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Br J Haematol. 2016 Dec;175(5):841-850. doi: 10.1111/bjh.14311. Epub 2016 Oct 6.

Next-generation sequencing-based detection of circulating tumour DNA After allogeneic stem cell transplantation for lymphoma.

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Department of Hematology and Hematopoietic Cell Transplantation, City of Hope Medical Center, Duarte, CA, USA.
Department of Biostatistics and Computational Biology, Dana-Farber Cancer Institute, Boston, MA, USA.
Adaptive Biotechnologies Corp., South San Francisco, CA, USA.
Department of Pathology, Brigham and Women's Hospital, Boston, MA, USA.
Department of Pathology, Massachusetts General Hospital, Boston, MA, USA.
Division of Hematologic Malignancies, Dana-Farber Cancer Institute, Boston, MA, USA.
Division of Bone Marrow Transplantation, Massachusetts General Hospital, Boston, MA, USA.


Next-generation sequencing (NGS)-based circulating tumour DNA (ctDNA) detection is a promising monitoring tool for lymphoid malignancies. We evaluated whether the presence of ctDNA was associated with outcome after allogeneic haematopoietic stem cell transplantation (HSCT) in lymphoma patients. We studied 88 patients drawn from a phase 3 clinical trial of reduced-intensity conditioning HSCT in lymphoma. Conventional restaging and collection of peripheral blood samples occurred at pre-specified time points before and after HSCT and were assayed for ctDNA by sequencing of the immunoglobulin or T-cell receptor genes. Tumour clonotypes were identified in 87% of patients with adequate tumour samples. Sixteen of 19 (84%) patients with disease progression after HSCT had detectable ctDNA prior to progression at a median of 3·7 months prior to relapse/progression. Patients with detectable ctDNA 3 months after HSCT had inferior progression-free survival (PFS) (2-year PFS 58% vs. 84% in ctDNA-negative patients, P = 0·033). In multivariate models, detectable ctDNA was associated with increased risk of progression/death (Hazard ratio 3·9, P = 0·003) and increased risk of relapse/progression (Hazard ratio 10·8, P = 0·0006). Detectable ctDNA is associated with an increased risk of relapse/progression, but further validation studies are necessary to confirm these findings and determine the clinical utility of NGS-based minimal residual disease monitoring in lymphoma patients after HSCT.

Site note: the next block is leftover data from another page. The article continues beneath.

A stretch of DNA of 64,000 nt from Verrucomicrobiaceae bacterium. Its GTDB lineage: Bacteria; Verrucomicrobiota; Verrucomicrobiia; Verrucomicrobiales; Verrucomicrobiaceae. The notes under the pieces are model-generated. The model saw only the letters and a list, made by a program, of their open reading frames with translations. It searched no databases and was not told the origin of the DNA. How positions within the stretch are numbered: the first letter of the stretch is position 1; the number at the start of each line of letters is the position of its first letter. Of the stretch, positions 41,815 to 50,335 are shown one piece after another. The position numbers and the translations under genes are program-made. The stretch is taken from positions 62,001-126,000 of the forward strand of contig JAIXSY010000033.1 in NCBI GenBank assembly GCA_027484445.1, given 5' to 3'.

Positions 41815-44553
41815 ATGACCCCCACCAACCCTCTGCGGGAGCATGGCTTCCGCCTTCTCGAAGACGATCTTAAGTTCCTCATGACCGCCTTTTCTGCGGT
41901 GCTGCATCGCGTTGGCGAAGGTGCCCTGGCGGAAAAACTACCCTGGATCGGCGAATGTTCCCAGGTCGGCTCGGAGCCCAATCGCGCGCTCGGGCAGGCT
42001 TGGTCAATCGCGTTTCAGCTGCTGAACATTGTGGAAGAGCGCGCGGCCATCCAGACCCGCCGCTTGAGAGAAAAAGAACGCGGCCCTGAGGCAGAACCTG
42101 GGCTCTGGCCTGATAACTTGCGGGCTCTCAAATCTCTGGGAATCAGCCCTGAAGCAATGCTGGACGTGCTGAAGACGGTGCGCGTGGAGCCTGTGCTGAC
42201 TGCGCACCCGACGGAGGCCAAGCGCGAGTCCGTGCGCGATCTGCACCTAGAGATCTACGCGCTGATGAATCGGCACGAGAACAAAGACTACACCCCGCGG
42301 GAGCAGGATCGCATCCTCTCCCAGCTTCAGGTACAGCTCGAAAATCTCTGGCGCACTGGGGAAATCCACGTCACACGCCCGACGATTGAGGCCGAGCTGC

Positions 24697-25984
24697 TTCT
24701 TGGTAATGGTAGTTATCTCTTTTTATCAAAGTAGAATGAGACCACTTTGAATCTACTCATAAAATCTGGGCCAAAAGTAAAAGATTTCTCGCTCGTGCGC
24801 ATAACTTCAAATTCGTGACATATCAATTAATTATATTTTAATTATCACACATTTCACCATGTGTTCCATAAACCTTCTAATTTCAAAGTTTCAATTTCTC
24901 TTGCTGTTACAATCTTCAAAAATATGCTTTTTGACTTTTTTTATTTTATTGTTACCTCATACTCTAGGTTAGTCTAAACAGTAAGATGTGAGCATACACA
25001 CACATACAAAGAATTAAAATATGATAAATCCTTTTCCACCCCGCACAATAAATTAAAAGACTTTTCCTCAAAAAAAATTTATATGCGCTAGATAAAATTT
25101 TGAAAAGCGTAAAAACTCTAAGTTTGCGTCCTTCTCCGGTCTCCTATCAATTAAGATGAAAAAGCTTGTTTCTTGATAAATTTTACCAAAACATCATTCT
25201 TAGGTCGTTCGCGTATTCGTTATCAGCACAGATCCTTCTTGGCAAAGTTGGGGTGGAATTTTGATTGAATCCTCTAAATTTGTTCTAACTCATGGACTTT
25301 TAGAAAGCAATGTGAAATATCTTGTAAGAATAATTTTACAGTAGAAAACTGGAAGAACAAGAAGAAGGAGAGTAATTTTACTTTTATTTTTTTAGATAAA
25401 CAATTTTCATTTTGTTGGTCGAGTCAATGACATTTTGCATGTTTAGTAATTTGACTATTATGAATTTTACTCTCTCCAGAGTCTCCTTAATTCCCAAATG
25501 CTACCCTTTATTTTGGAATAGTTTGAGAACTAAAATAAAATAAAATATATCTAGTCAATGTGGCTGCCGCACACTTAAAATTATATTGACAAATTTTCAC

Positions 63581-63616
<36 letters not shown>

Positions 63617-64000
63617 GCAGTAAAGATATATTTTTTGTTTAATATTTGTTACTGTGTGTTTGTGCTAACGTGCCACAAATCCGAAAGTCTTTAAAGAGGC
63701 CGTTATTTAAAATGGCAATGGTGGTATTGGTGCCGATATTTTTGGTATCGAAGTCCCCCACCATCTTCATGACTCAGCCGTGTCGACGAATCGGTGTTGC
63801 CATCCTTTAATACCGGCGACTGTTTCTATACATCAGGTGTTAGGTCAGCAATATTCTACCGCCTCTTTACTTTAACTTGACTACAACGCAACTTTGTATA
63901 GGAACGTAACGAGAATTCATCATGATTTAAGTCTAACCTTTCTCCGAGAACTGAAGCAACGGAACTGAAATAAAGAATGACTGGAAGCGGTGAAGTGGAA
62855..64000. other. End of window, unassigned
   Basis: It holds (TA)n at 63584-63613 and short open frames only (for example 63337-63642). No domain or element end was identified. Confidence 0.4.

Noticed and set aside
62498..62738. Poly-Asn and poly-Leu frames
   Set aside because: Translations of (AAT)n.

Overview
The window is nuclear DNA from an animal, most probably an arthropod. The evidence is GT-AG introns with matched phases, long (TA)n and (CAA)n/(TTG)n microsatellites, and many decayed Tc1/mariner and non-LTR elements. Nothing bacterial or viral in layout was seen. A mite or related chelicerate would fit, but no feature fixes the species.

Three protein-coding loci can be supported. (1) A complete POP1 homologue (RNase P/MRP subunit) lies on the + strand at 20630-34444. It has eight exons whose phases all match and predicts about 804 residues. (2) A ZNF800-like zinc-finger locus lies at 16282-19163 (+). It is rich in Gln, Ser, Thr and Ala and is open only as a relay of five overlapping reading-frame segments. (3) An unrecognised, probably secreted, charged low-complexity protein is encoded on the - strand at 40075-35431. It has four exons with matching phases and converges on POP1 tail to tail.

chronic lymphocytic leukaemia; lymphomas; minimal residual disease; non-Hodgkin lymphoma; stem cell transplantation

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